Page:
Fossils Of "Dragon Of Death" Unearthed In Argentina: Report

A team of researchers in Argentina has found the fossilised remnants of the largest Pterosaur species ever found in South America.

Fossils Of 'Dragon Of Death' Unearthed In Argentina: Report

The findings gained prominence recently after images of Pterosaur appeared on social media.

A team of researchers in Argentina has found the fossilised remnants of the largest Pterosaur species ever found in South America. Dubbed "Dragon of Death" by paleontologists, the fossils from the azhdarchid were discovered in the Andes mountains of Argentina's Mendoza province.

These huge animals lived towards the end of the Cretaceous period (approximately 146 million to 66 million years ago).

Researchers said that the wingspan of these creatures - which were believed to be as long as a school bus - measured about 30 feet (9 metres).

A total of 40 bones and fragments were discovered by the paleontologists, according to a study published online in April detailed the findings in the scientific journal Cretaceous Research.

The findings gained prominence recently after reconstruction of the images appeared on social media.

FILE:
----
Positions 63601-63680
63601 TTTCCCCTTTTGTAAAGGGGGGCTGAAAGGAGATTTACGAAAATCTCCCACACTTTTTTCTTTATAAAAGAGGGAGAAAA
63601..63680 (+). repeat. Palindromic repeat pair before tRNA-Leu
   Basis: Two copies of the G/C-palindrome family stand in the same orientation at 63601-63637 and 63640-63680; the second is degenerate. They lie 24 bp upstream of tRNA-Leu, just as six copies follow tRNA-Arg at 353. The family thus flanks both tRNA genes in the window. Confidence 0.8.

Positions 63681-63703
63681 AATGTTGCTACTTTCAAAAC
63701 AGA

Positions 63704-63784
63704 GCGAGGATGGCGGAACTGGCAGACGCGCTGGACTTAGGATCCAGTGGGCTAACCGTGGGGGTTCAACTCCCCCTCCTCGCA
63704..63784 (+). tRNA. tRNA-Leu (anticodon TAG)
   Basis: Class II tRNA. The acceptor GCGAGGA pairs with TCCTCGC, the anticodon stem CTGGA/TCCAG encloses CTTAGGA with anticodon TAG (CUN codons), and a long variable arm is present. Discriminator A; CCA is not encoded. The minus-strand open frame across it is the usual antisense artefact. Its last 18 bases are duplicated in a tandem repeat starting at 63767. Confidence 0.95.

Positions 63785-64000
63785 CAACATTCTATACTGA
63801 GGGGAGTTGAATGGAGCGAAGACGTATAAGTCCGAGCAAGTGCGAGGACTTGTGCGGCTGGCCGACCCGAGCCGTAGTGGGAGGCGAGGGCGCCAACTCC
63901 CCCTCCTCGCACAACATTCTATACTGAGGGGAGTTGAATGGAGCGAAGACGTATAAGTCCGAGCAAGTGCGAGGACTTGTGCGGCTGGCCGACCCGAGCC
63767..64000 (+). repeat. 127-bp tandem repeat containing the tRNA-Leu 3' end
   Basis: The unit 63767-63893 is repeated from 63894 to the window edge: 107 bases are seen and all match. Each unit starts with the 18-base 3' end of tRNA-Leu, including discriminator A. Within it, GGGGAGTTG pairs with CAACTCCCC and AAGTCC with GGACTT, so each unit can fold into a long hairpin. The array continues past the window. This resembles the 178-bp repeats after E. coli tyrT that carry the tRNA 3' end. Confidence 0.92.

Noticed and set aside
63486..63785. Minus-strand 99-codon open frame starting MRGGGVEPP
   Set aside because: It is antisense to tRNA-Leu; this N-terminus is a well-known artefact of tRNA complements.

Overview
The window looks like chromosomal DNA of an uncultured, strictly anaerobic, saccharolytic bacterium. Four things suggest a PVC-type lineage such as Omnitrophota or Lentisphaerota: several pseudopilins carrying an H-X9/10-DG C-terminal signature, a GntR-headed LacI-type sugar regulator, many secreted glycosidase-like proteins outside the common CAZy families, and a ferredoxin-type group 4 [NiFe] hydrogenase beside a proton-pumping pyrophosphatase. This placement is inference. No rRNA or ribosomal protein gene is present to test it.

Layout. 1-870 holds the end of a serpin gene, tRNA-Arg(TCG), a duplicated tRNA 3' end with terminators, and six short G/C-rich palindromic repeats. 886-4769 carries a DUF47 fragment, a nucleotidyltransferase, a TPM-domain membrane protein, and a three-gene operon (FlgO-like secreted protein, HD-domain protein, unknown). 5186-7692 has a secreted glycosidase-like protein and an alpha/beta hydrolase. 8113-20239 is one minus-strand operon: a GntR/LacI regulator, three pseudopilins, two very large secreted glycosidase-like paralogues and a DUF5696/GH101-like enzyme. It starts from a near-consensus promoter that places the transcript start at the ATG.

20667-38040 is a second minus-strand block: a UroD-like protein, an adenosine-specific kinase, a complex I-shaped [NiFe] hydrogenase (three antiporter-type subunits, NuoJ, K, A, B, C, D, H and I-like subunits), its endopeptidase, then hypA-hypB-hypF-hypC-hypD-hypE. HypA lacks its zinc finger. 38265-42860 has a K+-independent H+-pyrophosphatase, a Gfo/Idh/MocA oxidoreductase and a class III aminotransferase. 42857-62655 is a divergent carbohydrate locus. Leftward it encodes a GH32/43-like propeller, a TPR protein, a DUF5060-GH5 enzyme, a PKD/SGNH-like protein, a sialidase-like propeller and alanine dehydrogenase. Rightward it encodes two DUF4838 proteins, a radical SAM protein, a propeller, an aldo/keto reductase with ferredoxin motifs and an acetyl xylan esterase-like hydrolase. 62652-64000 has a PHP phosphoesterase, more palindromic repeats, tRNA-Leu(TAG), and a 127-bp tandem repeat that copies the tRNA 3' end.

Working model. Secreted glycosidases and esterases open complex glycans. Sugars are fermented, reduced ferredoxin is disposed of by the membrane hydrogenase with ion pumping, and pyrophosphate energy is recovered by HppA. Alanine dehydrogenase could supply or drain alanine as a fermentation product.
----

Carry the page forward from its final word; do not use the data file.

The Pterosaur was also known as Thanatosdrakon amaru, which predated birds as the first creatures with wings to hunt their prey. It is a combination of Greek words for death (Thanatos) and dragon (drakon).

In pictures circulating online, the animal is depicted in three dimensions by many well-preserved axial and appendicular bones.  

Some of these features (such as the entire norarium, dorsosacral vertebrae, and caudal vertebra) have never been documented in large azhdarchids, allowing researchers to learn more about the anatomy of this unique group of Pterosaurs.

"Azhdarchids were known for their very large skulls - sometimes larger than their bodies - as well as their hyper-elongated necks and short, robust bodies," Leonardo D Ortiz David, lead author of the new study, told LiveScience.

Thanatosdrakon was discovered in floodplain deposits of ephemeral meandering channels, showing that this huge flying animal occupied continental habitats from a paleoecological view.

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